• Topgolf, the project's entertainment centerpiece, is expected to start construction soon on Tchoupitoulas Street, according to the convention center.
  • But the project is being criticized by neighbors. Matt Ryan, vice president of the Lower Garden District Association, told Fox 8 the project goes against the character of the neighborhood. Other residents voiced concerns about traffic at a public meeting about Topgolf earlier this month.
  • And, a New Orleans business filed a lawsuit last month challenging the River District's lease and Topgolf, according to WGNO.
  • "We have adhered to all requirements and initial tenant projects at every level, including Topgolf," says developer Lauricella.
  • Another public meeting is scheduled for Jan. 30 at Felicity Church with the River District, Topgolf and Council member Lesli Harris.
Photo shows a TopGolf banner on a fence that has been spraypainted with a message about paying taxes.
The sign for Topgolf was spray painted this month with a message about taxes. Photo: Chelsea Brasted/Axios

What we're watching: Three more proposed projects are up in the air.

  • Louisiana Music and Heritage Experience museum — Plans to build a $160 museum dedicated to Louisiana's music heritage are on hold due to funding, according to Michael Matese, the director of marketing at EskewDumezRipple, the architectural firm for the project.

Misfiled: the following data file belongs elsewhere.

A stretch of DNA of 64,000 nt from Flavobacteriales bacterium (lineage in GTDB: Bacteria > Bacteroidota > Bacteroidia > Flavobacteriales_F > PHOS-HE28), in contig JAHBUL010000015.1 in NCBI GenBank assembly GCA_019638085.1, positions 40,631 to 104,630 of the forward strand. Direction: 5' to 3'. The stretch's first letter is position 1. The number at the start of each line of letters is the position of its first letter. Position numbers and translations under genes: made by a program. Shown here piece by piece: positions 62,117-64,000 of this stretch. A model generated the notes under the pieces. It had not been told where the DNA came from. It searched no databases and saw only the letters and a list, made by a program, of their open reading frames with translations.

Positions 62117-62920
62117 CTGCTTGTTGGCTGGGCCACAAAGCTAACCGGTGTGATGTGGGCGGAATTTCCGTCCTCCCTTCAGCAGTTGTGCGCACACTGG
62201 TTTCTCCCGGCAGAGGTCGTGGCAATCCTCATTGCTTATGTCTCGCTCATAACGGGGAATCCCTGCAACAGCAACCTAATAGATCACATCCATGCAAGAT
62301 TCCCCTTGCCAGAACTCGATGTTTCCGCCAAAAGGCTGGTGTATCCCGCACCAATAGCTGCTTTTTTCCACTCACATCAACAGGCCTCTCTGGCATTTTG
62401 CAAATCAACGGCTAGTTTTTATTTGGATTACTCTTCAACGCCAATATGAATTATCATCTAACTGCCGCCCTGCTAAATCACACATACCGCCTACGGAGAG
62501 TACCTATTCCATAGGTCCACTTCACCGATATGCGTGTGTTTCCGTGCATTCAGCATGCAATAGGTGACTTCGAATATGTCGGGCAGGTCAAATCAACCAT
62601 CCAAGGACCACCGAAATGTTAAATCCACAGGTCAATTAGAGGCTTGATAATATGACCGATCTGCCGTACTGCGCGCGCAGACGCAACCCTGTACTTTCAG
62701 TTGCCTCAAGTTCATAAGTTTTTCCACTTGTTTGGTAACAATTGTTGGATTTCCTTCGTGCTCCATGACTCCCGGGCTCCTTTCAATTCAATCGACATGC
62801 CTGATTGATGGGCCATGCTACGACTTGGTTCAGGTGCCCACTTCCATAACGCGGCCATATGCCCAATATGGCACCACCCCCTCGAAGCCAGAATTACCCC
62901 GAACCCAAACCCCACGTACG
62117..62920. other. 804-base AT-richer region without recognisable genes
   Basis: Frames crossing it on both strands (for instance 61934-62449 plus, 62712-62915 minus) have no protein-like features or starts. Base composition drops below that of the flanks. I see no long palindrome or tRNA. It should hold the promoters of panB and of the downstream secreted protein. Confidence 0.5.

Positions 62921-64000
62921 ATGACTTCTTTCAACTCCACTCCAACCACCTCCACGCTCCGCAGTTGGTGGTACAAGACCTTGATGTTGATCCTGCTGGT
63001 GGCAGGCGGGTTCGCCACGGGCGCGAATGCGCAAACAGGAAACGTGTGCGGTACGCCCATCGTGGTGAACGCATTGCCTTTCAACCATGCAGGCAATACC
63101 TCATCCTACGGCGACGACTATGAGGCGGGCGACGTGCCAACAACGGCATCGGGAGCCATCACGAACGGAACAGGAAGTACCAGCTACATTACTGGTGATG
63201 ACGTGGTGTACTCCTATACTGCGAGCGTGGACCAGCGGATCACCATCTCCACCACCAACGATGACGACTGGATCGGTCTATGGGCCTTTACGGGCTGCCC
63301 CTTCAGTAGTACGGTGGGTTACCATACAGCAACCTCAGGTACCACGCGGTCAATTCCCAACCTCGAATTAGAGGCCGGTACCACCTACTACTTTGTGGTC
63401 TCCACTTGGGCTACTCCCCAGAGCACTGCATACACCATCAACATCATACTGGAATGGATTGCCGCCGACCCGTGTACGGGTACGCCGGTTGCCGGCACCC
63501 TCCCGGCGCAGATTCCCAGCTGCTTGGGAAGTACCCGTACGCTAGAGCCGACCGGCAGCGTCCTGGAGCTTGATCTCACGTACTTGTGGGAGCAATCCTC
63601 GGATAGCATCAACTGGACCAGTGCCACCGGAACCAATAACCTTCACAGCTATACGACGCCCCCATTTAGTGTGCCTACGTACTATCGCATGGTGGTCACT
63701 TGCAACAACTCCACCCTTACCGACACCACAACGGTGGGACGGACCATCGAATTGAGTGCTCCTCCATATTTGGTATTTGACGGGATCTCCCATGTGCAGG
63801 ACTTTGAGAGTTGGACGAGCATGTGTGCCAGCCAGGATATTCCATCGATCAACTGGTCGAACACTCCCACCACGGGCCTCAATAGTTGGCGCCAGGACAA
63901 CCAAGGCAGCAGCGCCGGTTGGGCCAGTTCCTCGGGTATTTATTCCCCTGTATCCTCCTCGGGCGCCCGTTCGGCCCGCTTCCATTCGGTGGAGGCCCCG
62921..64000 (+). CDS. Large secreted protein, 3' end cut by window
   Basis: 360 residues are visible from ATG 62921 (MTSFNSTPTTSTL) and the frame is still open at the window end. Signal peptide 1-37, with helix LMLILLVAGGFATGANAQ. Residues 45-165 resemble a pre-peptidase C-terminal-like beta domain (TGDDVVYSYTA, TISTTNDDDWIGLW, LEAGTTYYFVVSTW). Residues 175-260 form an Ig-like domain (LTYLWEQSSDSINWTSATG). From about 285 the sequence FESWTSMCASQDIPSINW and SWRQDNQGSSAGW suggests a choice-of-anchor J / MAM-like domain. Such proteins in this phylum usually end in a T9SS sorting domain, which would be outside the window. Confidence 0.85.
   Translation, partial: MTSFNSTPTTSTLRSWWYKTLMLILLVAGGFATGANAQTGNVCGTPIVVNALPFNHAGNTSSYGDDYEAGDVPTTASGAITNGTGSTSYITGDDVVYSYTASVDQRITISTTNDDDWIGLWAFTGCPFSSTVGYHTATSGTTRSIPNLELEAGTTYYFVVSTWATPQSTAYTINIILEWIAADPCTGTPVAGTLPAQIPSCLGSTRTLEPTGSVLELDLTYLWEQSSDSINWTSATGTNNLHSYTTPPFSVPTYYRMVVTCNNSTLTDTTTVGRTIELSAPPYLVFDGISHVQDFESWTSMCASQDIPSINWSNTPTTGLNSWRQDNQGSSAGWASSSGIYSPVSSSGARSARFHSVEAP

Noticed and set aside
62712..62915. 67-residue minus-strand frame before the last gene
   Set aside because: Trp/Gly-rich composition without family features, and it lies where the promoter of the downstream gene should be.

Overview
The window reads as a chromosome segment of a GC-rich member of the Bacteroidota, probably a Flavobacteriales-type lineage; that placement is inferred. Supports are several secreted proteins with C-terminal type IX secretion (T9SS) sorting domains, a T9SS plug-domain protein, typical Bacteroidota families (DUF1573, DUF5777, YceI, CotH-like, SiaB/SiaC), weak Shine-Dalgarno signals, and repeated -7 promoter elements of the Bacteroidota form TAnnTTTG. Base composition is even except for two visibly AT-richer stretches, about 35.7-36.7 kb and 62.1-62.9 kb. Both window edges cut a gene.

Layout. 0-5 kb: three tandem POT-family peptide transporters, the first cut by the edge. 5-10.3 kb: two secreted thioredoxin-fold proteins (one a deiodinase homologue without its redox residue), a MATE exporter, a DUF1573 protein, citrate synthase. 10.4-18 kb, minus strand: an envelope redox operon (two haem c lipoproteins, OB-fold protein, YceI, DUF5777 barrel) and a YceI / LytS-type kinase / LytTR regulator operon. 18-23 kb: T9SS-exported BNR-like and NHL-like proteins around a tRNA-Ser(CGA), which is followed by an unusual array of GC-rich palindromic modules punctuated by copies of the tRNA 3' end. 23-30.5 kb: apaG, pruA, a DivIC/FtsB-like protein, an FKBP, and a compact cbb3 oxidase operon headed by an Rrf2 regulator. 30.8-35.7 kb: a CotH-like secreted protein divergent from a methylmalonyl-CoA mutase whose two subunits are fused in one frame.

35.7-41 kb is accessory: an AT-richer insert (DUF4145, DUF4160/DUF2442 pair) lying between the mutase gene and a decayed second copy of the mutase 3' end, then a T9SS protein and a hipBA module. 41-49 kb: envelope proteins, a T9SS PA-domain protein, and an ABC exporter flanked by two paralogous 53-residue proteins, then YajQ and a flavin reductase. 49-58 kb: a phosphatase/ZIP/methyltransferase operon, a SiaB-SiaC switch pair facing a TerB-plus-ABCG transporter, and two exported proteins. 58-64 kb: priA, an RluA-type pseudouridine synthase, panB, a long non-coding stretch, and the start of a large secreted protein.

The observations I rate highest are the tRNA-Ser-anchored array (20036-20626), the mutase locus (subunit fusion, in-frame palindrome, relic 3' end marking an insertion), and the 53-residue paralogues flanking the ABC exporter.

• The goal is to re-up the $75 million request with the state legislature, he tells Axios.
  • Soccer stadium — The soccer stadium also appears to be on hold, writes McAuley at NOLA.com. But, the United Soccer League New Orleans development team says they remain hopeful about gaining traction in the future.
  • Power plant — Cypress Equities, one of the partners in the River District development, bought the old Market Street Power Plant in 2022 with the goal of turning it into an experience-based entertainment project with restaurants, shops, a rooftop bar and a music space (rendering).
    • The plan has shifted, and developers are now looking at laser tag and ax throwing, McAuley writes.
Rendering shows the River District at night.
This rendering shows the proposed River District at night, with the Market Street power plant in the top left. Rendering: Gensler

What's next: Lauricella says the focus for the next 15 to 18 months will be infrastructure work, including new roads, sewer mains and utility lines, including fiber optic.

  • They are laying the groundwork for a new transportation grid that will feature bus rapid transit, rideshare and taxi drop-off and pickup, Lauricella tells Axios New Orleans.
  • Other objectives include a district-wide stormwater management plan and a power grid utilizing the Mississippi River.
Photo shows a rendering of what the affordable housing could look like in the River District.
This is what the affordable housing could look like in the River District. Rendering: Gensler
Rendering shows buildings and a walkway in front of the convention center in New Orleans.
This rendering shows what Convention Center Boulevard could look like after development. Rendering: Gensler
Rendering shows buildings in the proposed River District.
The River District developers have proposed a mix of green spaces, office buildings, retail and housing. Image: Gensler

Go deeper:

Editor's note: This story was corrected to state the River District is estimated to have a $1 billion economic impact overall, not annually.